When SBS rang RocKwiz co-host Julia Zemiro and asked her to present a two-hour live musical event alongside Top End Wedding star Miranda Tapsell that would see a nation-wide rendition of seminal Hunters and Collectors hit ‘Throw Your Arms Around Me’, there was, she says, only one possible answer. “Am I looking forward to being in a town hall with Miranda and singing with 1500 people? Are you joking? Yes please. Like, I’ll pay good money to do that,” she laughs.
As far as she’s concerned, Australia’s Biggest Singalong!, which will see Pub Choir guru Astrid Jorgensen bringing Australia together, will be an absolute blast when it beams into homes across the nation on Saturday 5 June at 8.30pm. And she hopes that everyone will get involved, no matter their singing ability.
“Singing feels good,” Zemiro says. “You don’t have to be brilliant. And if you don’t practise, how do you get better? So many people think they’re terrible because someone somewhere along the way said, ‘you can’t sing’. I get so angry when I hear people talk like that. If you’re in a family group right now in your lounge room and there’s always someone that gets dumped on because they’re not the good singer, today is not that day. Today is the day we all join in.”
Tapsell agrees wholeheartedly. “It’s about giving it a go, and the love of the song, as opposed to how good your voice is,” she says.
Mutual fans from way back, Zemiro and Tapsell bonded big time when they travelled to Darwin together to shoot an episode of Home Delivery that took The Sapphires star on a two-day road trip round her childhood haunts. That film was a dream role for Tapsell, and she’s pumped to lead the nation in song together once more. “Julia’s not scared to be playful and sets the tone for the night – that we’re all allowed to be a little bit off-key or forget a lyric, it’s not going to be the end of the world. I’m feeling less nervous about doing a live event because I know that we’ll be going through this together. Julia is an absolute pro, so I’ll be in safe hands.”
This kind of communal event is a tonic after the year that was, Tapsell says. “I remember being quite emotional when I returned to the theatre for the first time in months after lockdown. How special is it to share this experience live with other people? And the beautiful thing about this show is that you’ll get to see all these incredible moments that won’t happen again. You were there, and there’s magic in that.”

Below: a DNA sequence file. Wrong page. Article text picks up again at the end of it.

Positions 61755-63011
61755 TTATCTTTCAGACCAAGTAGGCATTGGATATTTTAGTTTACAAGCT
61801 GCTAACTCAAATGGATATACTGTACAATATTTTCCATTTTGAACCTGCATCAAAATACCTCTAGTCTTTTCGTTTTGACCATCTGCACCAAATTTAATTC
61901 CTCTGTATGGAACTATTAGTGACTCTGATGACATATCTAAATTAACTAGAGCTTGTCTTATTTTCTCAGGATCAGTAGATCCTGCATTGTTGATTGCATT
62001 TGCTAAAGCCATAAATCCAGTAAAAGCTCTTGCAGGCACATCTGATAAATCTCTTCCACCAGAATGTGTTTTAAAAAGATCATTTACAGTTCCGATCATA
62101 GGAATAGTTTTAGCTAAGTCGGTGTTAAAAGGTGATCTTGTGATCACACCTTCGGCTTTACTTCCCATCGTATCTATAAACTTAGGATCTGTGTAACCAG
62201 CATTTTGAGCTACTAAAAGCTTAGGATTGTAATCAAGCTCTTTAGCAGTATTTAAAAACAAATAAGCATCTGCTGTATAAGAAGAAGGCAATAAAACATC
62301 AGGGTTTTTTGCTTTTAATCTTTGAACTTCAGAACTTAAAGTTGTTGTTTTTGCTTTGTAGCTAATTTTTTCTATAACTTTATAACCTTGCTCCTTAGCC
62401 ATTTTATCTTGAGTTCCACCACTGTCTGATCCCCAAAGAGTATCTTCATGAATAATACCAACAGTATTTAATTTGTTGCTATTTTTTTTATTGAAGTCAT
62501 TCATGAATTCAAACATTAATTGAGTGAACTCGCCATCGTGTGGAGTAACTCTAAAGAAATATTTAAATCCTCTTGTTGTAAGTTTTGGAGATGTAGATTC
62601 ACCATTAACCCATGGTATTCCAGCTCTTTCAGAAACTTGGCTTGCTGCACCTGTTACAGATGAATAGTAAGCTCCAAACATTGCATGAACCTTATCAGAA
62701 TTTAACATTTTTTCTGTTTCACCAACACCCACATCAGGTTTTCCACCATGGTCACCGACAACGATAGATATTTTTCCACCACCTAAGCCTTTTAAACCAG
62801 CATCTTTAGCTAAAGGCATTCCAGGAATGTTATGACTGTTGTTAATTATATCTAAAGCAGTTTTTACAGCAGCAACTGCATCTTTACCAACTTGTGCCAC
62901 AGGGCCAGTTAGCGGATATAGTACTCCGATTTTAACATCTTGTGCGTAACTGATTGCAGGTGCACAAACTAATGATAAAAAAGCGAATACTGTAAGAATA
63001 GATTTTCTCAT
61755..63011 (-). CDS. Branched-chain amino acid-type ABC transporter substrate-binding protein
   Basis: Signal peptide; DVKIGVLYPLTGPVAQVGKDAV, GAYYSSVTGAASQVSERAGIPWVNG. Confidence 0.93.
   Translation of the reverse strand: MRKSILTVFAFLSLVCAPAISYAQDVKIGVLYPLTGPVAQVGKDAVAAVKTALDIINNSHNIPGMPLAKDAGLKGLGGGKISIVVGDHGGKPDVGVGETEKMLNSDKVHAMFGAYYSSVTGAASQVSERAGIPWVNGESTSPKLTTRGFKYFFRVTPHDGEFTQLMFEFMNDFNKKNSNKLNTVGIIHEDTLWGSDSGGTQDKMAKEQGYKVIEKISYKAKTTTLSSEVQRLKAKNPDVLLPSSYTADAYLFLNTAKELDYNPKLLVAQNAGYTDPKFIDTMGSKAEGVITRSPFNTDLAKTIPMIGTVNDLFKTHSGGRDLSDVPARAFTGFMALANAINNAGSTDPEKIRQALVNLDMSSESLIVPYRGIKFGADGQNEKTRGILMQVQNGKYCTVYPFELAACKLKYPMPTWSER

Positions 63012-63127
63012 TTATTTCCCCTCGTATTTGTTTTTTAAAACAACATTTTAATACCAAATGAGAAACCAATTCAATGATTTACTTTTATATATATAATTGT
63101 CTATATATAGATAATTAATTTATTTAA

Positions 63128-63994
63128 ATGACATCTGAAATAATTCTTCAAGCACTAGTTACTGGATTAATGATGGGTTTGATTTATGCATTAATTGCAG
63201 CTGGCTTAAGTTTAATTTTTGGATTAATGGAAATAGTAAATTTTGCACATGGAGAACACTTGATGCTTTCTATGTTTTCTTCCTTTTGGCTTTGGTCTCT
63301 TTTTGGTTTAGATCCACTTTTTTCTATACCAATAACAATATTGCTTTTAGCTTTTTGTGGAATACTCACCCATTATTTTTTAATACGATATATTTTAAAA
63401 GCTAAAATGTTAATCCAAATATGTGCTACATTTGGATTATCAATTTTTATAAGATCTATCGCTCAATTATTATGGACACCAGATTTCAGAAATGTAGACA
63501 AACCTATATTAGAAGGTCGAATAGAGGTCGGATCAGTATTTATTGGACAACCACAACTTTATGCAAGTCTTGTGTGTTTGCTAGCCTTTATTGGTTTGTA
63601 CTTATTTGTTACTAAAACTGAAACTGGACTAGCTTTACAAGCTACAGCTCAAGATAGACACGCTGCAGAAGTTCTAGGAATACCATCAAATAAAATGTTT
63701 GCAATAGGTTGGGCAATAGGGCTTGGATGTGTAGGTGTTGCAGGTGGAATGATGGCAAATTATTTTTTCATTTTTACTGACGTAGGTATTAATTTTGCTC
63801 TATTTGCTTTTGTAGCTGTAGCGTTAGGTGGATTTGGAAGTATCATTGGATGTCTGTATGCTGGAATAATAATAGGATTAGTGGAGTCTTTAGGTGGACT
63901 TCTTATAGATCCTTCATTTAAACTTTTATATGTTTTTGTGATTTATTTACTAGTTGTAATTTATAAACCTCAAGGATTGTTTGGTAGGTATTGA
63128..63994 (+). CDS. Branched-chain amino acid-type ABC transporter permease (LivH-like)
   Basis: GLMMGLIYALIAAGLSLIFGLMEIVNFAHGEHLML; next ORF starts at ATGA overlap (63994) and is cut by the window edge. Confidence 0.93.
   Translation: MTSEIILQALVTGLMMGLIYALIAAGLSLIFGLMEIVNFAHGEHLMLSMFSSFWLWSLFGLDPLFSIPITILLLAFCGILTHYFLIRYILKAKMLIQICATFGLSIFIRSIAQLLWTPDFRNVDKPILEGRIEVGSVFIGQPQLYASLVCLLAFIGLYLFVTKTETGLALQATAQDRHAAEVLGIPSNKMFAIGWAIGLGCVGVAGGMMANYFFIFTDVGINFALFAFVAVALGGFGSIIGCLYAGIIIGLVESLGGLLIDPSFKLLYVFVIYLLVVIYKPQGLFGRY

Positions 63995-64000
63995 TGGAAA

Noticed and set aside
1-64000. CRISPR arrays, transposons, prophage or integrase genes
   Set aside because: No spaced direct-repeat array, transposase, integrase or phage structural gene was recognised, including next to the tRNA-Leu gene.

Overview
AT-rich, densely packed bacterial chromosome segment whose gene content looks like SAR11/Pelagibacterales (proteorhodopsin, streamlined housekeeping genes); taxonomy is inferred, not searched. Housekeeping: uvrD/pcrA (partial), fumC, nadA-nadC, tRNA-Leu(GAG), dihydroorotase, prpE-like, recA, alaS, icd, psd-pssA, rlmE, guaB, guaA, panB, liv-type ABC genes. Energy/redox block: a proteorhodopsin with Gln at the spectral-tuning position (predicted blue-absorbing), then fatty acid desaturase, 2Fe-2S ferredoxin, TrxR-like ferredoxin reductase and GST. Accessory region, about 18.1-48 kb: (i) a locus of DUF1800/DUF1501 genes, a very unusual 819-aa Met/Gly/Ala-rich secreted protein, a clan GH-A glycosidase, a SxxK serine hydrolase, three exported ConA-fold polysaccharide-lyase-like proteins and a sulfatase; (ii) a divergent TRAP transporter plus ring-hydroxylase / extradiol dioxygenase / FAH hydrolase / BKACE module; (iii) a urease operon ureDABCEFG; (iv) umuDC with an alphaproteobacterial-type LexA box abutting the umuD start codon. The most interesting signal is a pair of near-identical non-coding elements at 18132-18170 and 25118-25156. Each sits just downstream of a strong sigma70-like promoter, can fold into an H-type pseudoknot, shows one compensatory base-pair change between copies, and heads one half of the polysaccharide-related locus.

A host of musical guests will beam into the broadcast, including Eurovision contestants Dami Im and Katie Noonan, plus Australia’s Got Talent alumnus Mitch Tambo. He wowed the world with his Gamilaraay language take on another pub rock classic, John Farnham’s ‘You’re the Voice’. They’ll be joined by community groups like Gondwana Choirs, the Dementia Centre Singalong and the Australian Women’s Choir. “They provide such an amazing place for people to be together and be heard,” Zemiro says.
Hunters and Collectors frontman Mark Seymour is also on board. He’s a regular on RocKwiz and has toured with Zemiro and Brian Nankervis. Zemiro thinks the song is an inspired choice to bring us all together after the silence of last year’s lockdown. “It came out in the ‘90s when I was at acting school and I remember how much men loved singing it, how they would find a softness in the melancholy of it. It could be a song about maybe loving a woman, but also loving your friends. There’s something anthemic about the ‘Oh, oh, oh, oh, oh,’ that you can sway to.”
Tapsell came to the band via AFL anthem ‘Holy Grail’, and she fell in love with the message behind ‘Throw Your Arms Around Me’ too. “I think a lot of Australians are embarrassed to be affectionate or to tell someone that they love them and that they’re going to miss them when they go away,” she says. “It’s nice to hear a song that’s completely unashamed of expressing that feeling. And a lot of people haven’t really had an opportunity to see and embrace their family members, so it’s a lovely song to bring everyone back to what we knew before the pandemic.”
Zemiro says Jorgensen is just the person to bring it all together into one big, bold and beautiful performance. “She was part of my Adelaide Cabaret Festival line-up in 2019 and she’s just so amazing at what she does. That event was in the small Spiegeltent, but when she does a big venue like this, you really see what an incredible skill she has in bringing 1500 people together, dividing them up into where they should sit in their sound, and giving them the confidence to go for it.”
She hopes Australia’s Biggest Singalong! inspires new choirs. “I hope, at the end of the show, people go, ‘Gee, that was fun. Do we have a local choir? Can we join or form one?’ It costs nothing. All you need is one person who’s willing to play the piano, or not, and off you go. We really limit ourselves in what we think we’re able to do.”
Just like our national obsession with sport, pub rock belongs to the people, and we need it more than ever after 2020, Zemiro adds. “We all went very quiet, and quiet reflection is good, but I also know that so many of my musician friends, actors and musical theatre performers were shut down for a year. The people that make music, that we rely on so much to lift our spirits, they weren’t doing what they love to do. We weren’t doing what we love to do.”
This is the night to do it, Tapsell says. “There’s no crime in singing in your lounge room. To just let it belt is a very freeing thing, and it’s fun.”
Australia’s Biggest Singalong! premieres Saturday 5 June, 8.30pm AEST, live on SBS, NITV and on SBS on Demand. Find out more on the Singalong! Program page. Join the conversation on social #SingalongSBS
You can check out Zemiro’s top musical picks from the SBS On Demand vault here:
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